In this paper, we describe our investigation into whether using the trend rather than the seasonally adjusted series could improve the stability of the figures in Statistics New Zealand publications.
Summary of our methodology and results
- We analysed 15 Statistics NZ time series from the business and social areas, using absolute total revisions and Levene’s test for equality of variances.
- We calculated and analysed the absolute total revisions for the seasonally adjusted and trend estimators using various statistical tests, including Levene’s test.
- We used Levene’s test to identify if there is a statistically significant difference between the variances of the seasonally adjusted and trend series in terms of total revisions.
- Levene’s test for equality of variances plus other tests confirmed that the difference between the variances of the seasonally adjusted and trend series was statistically significant for all 15 time series.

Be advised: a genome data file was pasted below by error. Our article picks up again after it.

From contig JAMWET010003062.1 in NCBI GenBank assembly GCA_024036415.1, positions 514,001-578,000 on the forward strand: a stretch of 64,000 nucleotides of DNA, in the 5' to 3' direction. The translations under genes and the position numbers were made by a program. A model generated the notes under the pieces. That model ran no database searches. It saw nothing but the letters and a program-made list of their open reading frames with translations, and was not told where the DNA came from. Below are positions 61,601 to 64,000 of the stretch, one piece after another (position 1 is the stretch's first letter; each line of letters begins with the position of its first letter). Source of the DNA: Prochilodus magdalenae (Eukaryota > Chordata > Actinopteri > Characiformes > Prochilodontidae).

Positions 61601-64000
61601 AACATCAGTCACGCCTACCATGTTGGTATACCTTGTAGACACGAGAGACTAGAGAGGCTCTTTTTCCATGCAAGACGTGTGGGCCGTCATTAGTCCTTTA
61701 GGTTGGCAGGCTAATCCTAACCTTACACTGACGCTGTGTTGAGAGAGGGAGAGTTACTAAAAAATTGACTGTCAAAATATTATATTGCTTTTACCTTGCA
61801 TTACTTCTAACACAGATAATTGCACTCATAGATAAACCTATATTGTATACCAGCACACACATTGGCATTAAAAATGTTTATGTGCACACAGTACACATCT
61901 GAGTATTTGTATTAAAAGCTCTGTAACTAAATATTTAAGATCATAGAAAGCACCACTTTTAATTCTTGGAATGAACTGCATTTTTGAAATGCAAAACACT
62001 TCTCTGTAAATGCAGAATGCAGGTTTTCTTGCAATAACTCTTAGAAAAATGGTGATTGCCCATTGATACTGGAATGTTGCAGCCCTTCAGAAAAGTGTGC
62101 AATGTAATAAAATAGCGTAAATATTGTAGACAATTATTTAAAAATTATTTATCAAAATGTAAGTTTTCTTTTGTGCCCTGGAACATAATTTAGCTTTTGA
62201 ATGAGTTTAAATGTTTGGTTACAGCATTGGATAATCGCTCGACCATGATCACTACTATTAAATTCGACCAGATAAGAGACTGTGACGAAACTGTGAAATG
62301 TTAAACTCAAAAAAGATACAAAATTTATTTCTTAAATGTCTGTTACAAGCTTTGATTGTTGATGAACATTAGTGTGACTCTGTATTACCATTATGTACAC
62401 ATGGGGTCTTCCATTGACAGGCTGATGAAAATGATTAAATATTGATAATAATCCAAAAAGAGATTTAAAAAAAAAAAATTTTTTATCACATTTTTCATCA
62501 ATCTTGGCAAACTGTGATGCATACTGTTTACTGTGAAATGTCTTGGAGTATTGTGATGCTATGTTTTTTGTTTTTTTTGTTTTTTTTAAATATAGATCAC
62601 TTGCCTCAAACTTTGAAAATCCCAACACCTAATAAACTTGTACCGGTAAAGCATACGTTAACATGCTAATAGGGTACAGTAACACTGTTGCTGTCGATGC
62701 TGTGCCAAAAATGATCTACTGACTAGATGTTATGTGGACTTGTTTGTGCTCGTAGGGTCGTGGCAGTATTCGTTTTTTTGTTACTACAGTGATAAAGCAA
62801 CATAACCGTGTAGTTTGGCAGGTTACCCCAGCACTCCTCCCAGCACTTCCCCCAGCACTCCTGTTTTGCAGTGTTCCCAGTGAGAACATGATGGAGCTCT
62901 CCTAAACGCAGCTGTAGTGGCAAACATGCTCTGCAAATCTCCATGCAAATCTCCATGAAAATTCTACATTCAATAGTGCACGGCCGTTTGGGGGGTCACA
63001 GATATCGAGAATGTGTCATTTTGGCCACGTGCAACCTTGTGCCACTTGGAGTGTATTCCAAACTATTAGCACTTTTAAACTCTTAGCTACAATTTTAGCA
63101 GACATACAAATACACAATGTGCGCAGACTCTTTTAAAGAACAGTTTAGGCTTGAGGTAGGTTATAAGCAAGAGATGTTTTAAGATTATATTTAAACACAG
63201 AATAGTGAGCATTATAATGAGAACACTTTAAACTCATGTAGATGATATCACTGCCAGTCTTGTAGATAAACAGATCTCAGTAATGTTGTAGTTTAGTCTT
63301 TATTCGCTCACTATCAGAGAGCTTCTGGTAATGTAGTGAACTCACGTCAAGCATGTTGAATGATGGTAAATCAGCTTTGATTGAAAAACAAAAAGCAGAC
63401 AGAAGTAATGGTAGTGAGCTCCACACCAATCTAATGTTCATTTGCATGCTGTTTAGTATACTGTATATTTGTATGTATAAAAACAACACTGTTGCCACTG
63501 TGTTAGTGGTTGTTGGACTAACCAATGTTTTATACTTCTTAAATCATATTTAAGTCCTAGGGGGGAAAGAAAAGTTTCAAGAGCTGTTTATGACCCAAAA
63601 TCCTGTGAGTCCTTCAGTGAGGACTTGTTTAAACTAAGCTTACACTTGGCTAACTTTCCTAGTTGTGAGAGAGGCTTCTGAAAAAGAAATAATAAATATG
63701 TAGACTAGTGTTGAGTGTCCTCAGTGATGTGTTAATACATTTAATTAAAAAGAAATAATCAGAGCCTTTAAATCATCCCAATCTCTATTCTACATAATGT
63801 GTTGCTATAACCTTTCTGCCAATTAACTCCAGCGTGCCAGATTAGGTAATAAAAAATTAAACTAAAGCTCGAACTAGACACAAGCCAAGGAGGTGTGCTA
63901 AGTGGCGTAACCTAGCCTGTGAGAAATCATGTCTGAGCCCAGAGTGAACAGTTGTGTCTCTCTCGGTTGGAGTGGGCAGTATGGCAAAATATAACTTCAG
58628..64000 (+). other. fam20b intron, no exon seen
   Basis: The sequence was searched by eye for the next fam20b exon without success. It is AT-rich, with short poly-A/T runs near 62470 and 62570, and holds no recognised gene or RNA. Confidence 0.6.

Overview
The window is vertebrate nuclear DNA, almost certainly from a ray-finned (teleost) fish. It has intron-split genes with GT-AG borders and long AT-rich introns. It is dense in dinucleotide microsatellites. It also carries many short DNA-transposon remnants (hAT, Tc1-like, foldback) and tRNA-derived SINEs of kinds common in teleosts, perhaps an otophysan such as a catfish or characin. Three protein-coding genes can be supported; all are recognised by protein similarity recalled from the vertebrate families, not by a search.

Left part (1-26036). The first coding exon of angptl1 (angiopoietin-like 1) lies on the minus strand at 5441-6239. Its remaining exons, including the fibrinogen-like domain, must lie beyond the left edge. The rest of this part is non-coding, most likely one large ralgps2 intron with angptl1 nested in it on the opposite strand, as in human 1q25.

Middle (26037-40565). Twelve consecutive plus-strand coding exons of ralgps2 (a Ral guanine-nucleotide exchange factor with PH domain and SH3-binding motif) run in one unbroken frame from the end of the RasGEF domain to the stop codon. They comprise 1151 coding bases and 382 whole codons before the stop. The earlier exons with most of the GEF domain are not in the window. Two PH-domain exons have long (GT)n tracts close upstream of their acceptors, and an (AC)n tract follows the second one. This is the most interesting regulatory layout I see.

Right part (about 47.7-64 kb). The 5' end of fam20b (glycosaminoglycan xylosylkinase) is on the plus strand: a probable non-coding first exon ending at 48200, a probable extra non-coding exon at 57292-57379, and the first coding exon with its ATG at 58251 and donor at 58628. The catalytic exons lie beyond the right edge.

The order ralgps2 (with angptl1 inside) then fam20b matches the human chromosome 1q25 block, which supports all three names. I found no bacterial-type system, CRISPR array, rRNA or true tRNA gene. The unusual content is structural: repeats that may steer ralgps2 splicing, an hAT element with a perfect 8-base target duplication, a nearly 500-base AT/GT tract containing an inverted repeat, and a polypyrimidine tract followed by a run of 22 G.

- The absolute total revision graphs showed that the trend series had larger revisions than the seasonally adjusted series in all 15 series we analysed.
- The plots of the seasonally adjusted revisions and trend revisions showed the trend series to be less stable than the seasonally adjusted series. This was more pronounced towards the recent end of the series due to the end-point problem.
- The seasonally adjusted series showed consistent significantly smaller variance than the trend cycle series.
- We found the seasonally adjusted series consistently outperformed the trend series in the relative size of revisions.
- For greater stability in revisions in Statistics NZ’s official estimates, we recommend leading with the seasonally adjusted series.
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Buchanan, R, and MacCormick, C (2014). Comparing revisions in time series data: A report on seasonally adjusted versus trend series. Available from www.stats.govt.nz.
Published 7 July 2014